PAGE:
Another one of these watches I am not really sure how it ended up in my collection… As said many times, I am not really a chronograph guy…
But somehow this watch found its way to my watch box, the Breitling reference 777 Premier Chronograph.
From what I have been able to read on Internet, the 777 is suppose to be quite uncommon, but at the same time you see them quite often…
Not sure what to make of it… Either way, it’s a lovely watch!
Shot of the day: the Breitling reference 777 Premier Chronograph.
A classic looking 45 minutes chronograph with base 1000 Tachymeter scale.
I noticed there are several different dial types for this watch. Whit or without lume, like my watch. With painted index or numbers, with or without the “Anti-choc” on the dial…
Breitling had a lot of these chronographs during the 1940’s and 1950’s. Here is an ad from 1950 showing three versions – the Chronomat, the Duograph and the Dator:
Here is another one from the 1951 Basel Watch Fair. Bottom left, the hands and dial is closer to my watch but as you can see, with olive pushers:
One of the appealing things with this 777 is the size – the 38 mm in diameter stainless steel case. Due to the 20 mm between the lugs the watch looks smaller in photos…
With great wrist presences and warm creamy patina makes it hard to resist this watch!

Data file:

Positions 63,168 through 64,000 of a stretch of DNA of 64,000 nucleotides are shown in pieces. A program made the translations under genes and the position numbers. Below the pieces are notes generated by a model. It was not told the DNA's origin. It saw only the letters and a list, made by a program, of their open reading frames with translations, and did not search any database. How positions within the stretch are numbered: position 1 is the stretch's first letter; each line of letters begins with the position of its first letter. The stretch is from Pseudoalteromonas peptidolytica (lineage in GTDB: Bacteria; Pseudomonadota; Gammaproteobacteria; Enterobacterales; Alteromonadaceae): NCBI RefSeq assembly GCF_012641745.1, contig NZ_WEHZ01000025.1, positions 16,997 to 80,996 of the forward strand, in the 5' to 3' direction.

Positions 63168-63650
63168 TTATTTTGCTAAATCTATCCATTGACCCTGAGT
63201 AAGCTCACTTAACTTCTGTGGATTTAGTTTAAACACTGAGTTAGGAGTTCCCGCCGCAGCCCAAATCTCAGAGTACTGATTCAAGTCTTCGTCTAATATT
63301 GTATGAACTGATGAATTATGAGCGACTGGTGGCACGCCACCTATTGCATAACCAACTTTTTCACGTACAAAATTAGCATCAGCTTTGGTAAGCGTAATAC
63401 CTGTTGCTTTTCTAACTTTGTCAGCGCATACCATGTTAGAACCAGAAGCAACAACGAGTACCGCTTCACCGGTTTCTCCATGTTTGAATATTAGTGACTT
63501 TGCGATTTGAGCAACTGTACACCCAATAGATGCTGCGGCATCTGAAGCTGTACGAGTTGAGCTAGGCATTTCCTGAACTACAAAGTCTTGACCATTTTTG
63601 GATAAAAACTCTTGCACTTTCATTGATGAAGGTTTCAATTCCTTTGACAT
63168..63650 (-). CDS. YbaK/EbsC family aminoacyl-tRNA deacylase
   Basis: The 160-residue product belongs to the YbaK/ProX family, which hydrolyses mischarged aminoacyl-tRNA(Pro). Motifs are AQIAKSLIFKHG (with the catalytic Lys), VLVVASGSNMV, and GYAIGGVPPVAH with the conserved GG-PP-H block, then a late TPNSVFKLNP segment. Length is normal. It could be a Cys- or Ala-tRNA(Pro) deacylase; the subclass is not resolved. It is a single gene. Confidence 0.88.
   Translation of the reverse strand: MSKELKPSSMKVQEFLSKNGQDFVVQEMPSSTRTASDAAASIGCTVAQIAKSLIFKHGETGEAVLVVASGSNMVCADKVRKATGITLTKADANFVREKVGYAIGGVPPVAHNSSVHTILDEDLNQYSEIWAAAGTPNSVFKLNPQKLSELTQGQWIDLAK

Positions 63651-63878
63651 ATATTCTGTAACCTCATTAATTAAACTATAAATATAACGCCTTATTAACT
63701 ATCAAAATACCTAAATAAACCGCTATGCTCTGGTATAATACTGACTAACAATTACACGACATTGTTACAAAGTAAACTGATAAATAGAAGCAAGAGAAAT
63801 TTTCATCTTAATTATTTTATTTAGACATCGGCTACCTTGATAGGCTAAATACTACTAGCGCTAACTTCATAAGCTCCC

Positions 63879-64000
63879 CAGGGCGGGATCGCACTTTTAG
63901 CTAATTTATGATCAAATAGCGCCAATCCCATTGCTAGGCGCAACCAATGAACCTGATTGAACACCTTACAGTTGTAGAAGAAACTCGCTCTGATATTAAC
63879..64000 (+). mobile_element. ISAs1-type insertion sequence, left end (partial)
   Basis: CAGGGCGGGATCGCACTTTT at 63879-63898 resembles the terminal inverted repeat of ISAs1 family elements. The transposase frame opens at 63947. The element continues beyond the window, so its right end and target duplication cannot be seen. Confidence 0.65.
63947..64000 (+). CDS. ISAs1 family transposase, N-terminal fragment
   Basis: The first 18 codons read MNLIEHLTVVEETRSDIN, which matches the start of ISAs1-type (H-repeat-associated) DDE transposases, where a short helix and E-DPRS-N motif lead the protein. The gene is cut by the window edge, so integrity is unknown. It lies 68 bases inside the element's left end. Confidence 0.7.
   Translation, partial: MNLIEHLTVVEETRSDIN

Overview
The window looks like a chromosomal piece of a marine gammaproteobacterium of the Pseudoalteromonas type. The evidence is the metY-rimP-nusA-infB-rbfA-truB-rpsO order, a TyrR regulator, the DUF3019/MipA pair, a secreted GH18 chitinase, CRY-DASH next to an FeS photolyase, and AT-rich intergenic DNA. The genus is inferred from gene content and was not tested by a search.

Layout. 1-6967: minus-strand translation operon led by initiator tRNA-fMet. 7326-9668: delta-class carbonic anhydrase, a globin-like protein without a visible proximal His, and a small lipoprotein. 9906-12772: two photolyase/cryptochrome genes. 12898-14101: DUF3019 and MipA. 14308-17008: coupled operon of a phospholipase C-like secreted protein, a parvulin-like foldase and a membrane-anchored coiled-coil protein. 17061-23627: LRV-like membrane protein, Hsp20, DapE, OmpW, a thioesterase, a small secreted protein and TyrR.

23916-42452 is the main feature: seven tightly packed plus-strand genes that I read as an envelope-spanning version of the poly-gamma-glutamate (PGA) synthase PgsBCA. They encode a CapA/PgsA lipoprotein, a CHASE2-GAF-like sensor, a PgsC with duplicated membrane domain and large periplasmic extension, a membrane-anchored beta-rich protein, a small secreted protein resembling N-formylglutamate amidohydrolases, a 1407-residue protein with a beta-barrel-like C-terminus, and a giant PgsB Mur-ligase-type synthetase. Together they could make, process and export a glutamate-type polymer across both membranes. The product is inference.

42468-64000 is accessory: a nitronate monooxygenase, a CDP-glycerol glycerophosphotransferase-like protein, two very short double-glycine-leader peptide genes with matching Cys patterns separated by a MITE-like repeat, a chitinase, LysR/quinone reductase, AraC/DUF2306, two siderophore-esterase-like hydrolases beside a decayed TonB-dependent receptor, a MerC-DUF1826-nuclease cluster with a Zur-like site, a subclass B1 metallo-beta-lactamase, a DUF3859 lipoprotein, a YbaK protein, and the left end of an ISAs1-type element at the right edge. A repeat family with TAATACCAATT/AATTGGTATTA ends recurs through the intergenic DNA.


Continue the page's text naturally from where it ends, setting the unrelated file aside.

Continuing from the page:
Another detail is the heated blue needle hands. The seconds hand looks thin as a human hair!
On the back we find 777, waterproof, antimagnetic, stainless steel and a case number. What I find is a bit strange is that if you google this reference, you will find both snap-on case backs and screw-down case backs for the same reference…
My take is that the early once have snap-on case backs and later it got changed to screw-down case backs.
Inside is the Calibre Venus 175, a manual column wheel chronograph movement.
Based on the fact that the that the bridges are not signed and the relatively low case number I suspect my watch is from the early-mid 1940’s.
Next time I have the watch open, I will check for the T.W.O springs, which indicates the movement being pre 1947 according to this movement identification sheet from 1950:
I have still a lot to learn about these early chronographs… But what fun would it be if you knew it all already?!
Stay tuned, more to come!